Maura Walsh

Contribution to Education
My work as a research lecturer focuses on two main topics: leadership and organizational (and individual) communication.  This involves research on the extant literature and applied research into these practices in companies.  There are several outputs from this work along the way, such as literature reviews, educational programme evaluations, business case reports to clients, business case studies for teaching, lectures, workshops and lots of interesting conversations with colleagues.  
However, since the primary task of a research lecturer is to develop the educational programmes in RBS, my primary focus is on the programme I teach on, IBMS (International Business and Management Studies).  I belong to the OM (Organization Management) teaching team in IBMS and have been teaching on courses such as Organization Management and Human Resources Management for the last four and a half years. I am pleased to say that I am now busy developing a brand new course, Leadership and Professional Development, which will start in September 2016 for every single student who enters our first year programme.  This will be a four year course which will give every student – no matter what they study – the opportunity to develop the awareness and leadership behaviour skills which so many companies are crying out for in graduates.

This course, LPD, is a good example of what added value the Research Platform is bringing to RBS.  Here is where the story started: When I joined RBS in 2011, I came from working as an organisation consultant and executive coach, helping clients big and small to change, develop, grow, collaborate and lead … with their own teams and across different departments; within their own organizations and across different organizations, and with partners/suppliers/networks.  Leadership, and leadership communication, was at the heart of this.  The problem was that I kept seeing this word ‘leadership’ in course documents but discovered that it was taught nowhere on the programme.  Clearly, this was a gap, I thought. For some time, I asked my manager to give me the opportunity to address this and eventually, I was invited to.  I knew that the most powerful way to do this was not by stepping in myself with a new course but by conducting a review.  Why?  Because reviews combine the best of applied research, and, if done well, the data speaks for itself (saving me the challenge of taking on a potential battle myself).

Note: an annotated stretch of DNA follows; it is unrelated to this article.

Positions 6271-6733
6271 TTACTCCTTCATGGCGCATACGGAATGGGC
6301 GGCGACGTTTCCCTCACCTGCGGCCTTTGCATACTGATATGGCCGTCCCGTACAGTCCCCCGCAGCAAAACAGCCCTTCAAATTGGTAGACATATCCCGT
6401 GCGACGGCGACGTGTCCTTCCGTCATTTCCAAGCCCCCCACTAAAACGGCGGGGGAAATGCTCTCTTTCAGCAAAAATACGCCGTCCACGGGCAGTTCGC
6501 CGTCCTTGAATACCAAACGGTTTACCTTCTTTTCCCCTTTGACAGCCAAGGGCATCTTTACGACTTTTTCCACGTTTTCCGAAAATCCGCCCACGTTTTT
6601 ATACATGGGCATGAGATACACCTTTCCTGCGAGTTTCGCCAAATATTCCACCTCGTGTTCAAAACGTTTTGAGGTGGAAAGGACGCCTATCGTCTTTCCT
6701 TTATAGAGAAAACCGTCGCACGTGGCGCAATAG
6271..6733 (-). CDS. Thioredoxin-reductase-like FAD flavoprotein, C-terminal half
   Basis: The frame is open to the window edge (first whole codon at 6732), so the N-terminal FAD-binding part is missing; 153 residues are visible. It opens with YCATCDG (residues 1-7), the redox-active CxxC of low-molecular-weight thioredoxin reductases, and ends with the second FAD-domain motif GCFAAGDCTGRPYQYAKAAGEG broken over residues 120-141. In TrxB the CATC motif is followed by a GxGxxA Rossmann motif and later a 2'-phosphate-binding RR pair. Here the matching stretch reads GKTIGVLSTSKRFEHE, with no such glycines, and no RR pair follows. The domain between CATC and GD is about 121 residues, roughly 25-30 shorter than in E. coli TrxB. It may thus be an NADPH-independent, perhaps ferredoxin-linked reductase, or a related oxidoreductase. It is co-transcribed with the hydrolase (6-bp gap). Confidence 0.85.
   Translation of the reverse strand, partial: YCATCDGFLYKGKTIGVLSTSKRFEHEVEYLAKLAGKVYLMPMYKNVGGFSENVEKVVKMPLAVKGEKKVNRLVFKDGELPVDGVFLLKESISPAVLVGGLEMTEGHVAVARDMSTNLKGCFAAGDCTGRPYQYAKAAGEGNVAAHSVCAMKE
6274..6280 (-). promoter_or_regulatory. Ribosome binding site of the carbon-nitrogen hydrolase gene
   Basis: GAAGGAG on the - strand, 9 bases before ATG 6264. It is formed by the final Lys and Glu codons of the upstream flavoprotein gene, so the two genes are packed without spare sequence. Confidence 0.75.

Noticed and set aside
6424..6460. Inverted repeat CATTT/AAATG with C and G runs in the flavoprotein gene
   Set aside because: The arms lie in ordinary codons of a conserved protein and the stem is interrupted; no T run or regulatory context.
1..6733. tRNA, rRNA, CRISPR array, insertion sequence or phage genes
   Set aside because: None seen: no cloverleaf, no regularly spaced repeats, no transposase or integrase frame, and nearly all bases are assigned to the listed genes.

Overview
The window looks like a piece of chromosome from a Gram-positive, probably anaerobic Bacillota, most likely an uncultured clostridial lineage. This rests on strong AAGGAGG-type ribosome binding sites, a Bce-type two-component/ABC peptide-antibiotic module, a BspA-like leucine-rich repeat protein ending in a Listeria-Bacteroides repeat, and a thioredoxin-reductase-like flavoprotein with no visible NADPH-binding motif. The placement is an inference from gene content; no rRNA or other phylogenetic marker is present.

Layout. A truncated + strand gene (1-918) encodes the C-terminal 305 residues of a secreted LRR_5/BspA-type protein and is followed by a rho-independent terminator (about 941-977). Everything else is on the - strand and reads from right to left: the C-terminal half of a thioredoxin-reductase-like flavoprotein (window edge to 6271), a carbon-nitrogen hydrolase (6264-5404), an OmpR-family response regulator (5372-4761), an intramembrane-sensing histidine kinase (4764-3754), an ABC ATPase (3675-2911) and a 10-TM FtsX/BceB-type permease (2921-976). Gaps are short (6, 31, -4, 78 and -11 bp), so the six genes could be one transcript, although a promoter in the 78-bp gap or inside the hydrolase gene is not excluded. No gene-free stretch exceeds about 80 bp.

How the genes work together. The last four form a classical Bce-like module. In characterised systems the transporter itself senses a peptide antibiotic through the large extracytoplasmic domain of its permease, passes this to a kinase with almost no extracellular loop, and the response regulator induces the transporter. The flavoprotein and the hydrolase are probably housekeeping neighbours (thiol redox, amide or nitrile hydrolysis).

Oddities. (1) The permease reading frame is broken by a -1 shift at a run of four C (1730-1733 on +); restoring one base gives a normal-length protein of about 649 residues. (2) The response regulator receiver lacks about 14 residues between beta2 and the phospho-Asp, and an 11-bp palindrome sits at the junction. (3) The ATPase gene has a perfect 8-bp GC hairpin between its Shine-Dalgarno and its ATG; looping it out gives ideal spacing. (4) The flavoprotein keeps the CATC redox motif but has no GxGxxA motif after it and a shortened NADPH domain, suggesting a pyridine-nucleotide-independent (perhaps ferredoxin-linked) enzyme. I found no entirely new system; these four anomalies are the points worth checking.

So, I started with a literature review to get to grips with the latest research, then moved on to a desk review to find out what governments and the business world were saying, and what other similar higher education institutions were doing with their students.  Armed with this focus, I came back to look at our own organization and developed a set of key questions, which I took to six key people, all of whom had strong education/leadership/business experience. My review was well received.  Nonetheless, it sat for quite a while and appeared to be doing nothing.

Meanwhile, our major curriculum revision had slowly picked up pace and, sure enough, when the time was right, I was invited to contribute with my review and I am now busy with a team of LDP coaches, designing our exciting new programme.



Last year, I completed two case studies with Dutch SME’s.  This involved the Honours class as well as other classes such as Social Behaviour and Management, and Finance and Accounting.  I will be starting another large project with 8-10 cases before the summer holidays.

I initiated the set up of a leadership group in the Knowledge Centre for Research and Innovation, which shared best practices and ideas for teaching leadership; and gave lectures and seminars, which I continue to do.

I wrote a joint paper on dialogue and performance measurement systems with a colleague, B. Pesalj, from the Finance and Accounting team, which brings together the two very different worlds of communication and management accounting.  The problem, in this case, was (and is) the tendency for people to implement performance measurement systems without sufficient attention to the need to develop shared understanding, and to keep talking (and listening) while systems are implemented so that the actions which are taken are a) the ones intended and b) the most effective, based on this shared understanding of the key issues from multiple perspectives. We were invited to present our paper at a major European Conference last year (EIASM) and are currently completing the revisions to the paper.

Maura Walsh